Goals of therapy
Initial evaluation sets goals for restoring mobility and functions needed to do ADLs, which include caring for self (eg, grooming, bathing, dressing, feeding, toileting), cooking, cleaning, shopping, managing medications, managing finances, using the telephone, and traveling. The referring physician and rehabilitation team determine which activities are achievable and which are essential for the patient’s independence. Once ADL function is maximized, goals that can help improve quality of life are added.
Patients improve at different rates. Some courses of therapy last only a few weeks; others last longer. Some patients who have completed initial therapy need additional therapy.
Patient and caregiver issues
Patient and caregiver education is an important part of the rehabilitation process, particularly when the patient is discharged into the community. Patients are taught how to maintain newly regained functions and how to reduce the risk of accidents (eg, falls, cuts, burns) and secondary disabilities. Family members are taught how to help the patient be as independent as possible, so that they do not overprotect the patient (leading to decreased functional status and increased dependence) or neglect the patient’s primary needs (leading to feelings of rejection, which may cause depression or interfere with physical functioning).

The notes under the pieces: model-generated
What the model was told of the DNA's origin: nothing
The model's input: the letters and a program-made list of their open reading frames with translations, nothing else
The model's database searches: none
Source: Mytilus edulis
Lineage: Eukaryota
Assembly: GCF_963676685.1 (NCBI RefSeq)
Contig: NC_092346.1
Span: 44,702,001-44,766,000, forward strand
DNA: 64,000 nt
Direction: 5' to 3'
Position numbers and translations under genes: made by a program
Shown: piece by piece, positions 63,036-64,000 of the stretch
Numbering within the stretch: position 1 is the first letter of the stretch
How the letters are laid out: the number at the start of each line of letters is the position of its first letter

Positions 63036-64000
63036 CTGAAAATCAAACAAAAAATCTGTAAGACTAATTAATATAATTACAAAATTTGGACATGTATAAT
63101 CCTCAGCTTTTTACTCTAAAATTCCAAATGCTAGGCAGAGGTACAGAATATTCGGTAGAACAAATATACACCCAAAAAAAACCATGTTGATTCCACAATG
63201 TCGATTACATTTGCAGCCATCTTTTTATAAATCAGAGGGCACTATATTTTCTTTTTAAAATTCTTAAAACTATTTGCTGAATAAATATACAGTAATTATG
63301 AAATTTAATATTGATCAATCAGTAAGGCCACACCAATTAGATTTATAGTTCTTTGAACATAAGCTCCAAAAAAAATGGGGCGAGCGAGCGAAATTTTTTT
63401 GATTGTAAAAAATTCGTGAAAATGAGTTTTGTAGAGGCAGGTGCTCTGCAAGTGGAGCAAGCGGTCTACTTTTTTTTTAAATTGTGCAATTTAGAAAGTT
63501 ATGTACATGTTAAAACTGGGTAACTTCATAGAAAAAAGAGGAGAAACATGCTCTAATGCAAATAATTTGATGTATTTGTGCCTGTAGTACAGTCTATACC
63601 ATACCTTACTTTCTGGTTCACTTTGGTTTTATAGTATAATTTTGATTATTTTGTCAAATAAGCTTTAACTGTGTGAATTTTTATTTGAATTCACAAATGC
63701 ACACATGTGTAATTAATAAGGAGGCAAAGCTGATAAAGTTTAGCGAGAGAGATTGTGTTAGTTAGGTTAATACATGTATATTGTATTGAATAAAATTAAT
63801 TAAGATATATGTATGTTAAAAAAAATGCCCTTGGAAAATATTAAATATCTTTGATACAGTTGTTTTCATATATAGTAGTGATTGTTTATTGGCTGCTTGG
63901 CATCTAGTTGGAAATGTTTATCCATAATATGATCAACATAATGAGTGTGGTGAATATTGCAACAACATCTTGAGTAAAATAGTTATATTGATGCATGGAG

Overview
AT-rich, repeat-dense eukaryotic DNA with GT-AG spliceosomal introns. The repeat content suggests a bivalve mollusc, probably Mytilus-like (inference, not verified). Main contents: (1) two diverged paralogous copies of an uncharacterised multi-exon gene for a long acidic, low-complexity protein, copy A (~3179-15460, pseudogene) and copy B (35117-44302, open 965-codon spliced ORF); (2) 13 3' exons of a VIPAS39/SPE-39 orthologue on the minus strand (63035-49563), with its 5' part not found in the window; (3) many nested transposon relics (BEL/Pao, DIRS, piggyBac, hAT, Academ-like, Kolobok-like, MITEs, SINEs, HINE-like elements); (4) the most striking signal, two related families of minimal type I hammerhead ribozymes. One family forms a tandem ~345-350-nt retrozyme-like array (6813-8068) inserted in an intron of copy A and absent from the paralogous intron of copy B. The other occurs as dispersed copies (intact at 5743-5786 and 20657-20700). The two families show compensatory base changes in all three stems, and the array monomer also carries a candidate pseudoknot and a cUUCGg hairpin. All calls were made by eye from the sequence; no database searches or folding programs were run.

Emotional support from family members, caregivers, and friends is essential. It may take many forms. Spiritual support and counseling by peers or by religious advisors can be indispensable for some patients.
Disorders requiring rehabilitation (eg, stroke Overview of Stroke Strokes are a heterogeneous group of disorders involving sudden, focal interruption of cerebral blood flow that causes neurologic deficit. Strokes can be Ischemic (80%), typically resulting... read more , myocardial infarction Acute Myocardial Infarction (MI) Acute myocardial infarction is myocardial necrosis resulting from acute obstruction of a coronary artery. Symptoms include chest discomfort with or without dyspnea, nausea, and/or diaphoresis... read more , hip fracture Hip Fractures Hip fractures may occur in the head, neck, or area between or below the trochanters (prominences) of the femur. These fractures are most common among older patients, particularly those with... read more , limb amputation Leg Amputation Rehabilitation Before amputation, the physician describes to the patient the extensive postsurgical rehabilitation program that is needed. Psychologic counseling may be indicated. The rehabilitation team and... read more ) are common among older patients. Older adults are also more likely to have become deconditioned before the acute problem that necessitates rehabilitation.